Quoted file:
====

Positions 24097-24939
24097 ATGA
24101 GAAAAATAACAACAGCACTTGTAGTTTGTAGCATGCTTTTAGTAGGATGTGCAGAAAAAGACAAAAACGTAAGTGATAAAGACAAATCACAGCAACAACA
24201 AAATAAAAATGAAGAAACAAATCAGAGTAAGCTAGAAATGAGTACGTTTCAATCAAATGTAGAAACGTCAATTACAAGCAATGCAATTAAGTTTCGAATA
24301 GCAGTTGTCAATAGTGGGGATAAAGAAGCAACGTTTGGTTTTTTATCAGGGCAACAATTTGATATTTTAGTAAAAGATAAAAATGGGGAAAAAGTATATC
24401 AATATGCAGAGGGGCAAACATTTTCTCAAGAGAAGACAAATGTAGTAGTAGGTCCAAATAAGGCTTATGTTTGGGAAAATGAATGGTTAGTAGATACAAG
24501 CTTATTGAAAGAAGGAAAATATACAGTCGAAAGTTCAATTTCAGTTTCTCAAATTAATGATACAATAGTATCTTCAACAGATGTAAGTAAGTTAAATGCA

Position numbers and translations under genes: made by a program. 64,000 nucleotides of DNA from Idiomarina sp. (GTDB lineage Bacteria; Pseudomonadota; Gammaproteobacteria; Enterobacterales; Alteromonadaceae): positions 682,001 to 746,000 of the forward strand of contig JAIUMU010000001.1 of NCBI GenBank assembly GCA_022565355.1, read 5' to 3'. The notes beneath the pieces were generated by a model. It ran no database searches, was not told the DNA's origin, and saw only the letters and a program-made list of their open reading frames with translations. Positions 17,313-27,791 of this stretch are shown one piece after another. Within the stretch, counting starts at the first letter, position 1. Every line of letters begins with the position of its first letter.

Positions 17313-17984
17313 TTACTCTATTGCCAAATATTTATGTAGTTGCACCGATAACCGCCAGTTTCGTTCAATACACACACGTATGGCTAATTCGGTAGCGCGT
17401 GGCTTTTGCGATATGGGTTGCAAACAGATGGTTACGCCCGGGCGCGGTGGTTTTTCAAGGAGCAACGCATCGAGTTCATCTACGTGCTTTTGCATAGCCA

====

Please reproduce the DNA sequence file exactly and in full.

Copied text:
Positions 24097-24939
24097 ATGA
24101 GAAAAATAACAACAGCACTTGTAGTTTGTAGCATGCTTTTAGTAGGATGTGCAGAAAAAGACAAAAACGTAAGTGATAAAGACAAATCACAGCAACAACA
24201 AAATAAAAATGAAGAAACAAATCAGAGTAAGCTAGAAATGAGTACGTTTCAATCAAATGTAGAAACGTCAATTACAAGCAATGCAATTAAGTTTCGAATA
24301 GCAGTTGTCAATAGTGGGGATAAAGAAGCAACGTTTGGTTTTTTATCAGGGCAACAATTTGATATTTTAGTAAAAGATAAAAATGGGGAAAAAGTATATC
24401 AATATGCAGAGGGGCAAACATTTTCTCAAGAGAAGACAAATGTAGTAGTAGGTCCAAATAAGGCTTATGTTTGGGAAAATGAATGGTTAGTAGATACAAG
24501 CTTATTGAAAGAAGGAAAATATACAGTCGAAAGTTCAATTTCAGTTTCTCAAATTAATGATACAATAGTATCTTCAACAGATGTAAGTAAGTTAAATGCA

Position numbers and translations under genes: made by a program. 64,000 nucleotides of DNA from Idiomarina sp. (GTDB lineage Bacteria; Pseudomonadota; Gammaproteobacteria; Enterobacterales; Alteromonadaceae): positions 682,001 to 746,000 of the forward strand of contig JAIUMU010000001.1 of NCBI GenBank assembly GCA_022565355.1, read 5' to 3'. The notes beneath the pieces were generated by a model. It ran no database searches, was not told the DNA's origin, and saw only the letters and a program-made list of their open reading frames with translations. Positions 17,313-27,791 of this stretch are shown one piece after another. Within the stretch, counting starts at the first letter, position 1. Every line of letters begins with the position of its first letter.

Positions 17313-17984
17313 TTACTCTATTGCCAAATATTTATGTAGTTGCACCGATAACCGCCAGTTTCGTTCAATACACACACGTATGGCTAATTCGGTAGCGCGT
17401 GGCTTTTGCGATATGGGTTGCAAACAGATGGTTACGCCCGGGCGCGGTGGTTTTTCAAGGAGCAACGCATCGAGTTCATCTACGTGCTTTTGCATAGCCA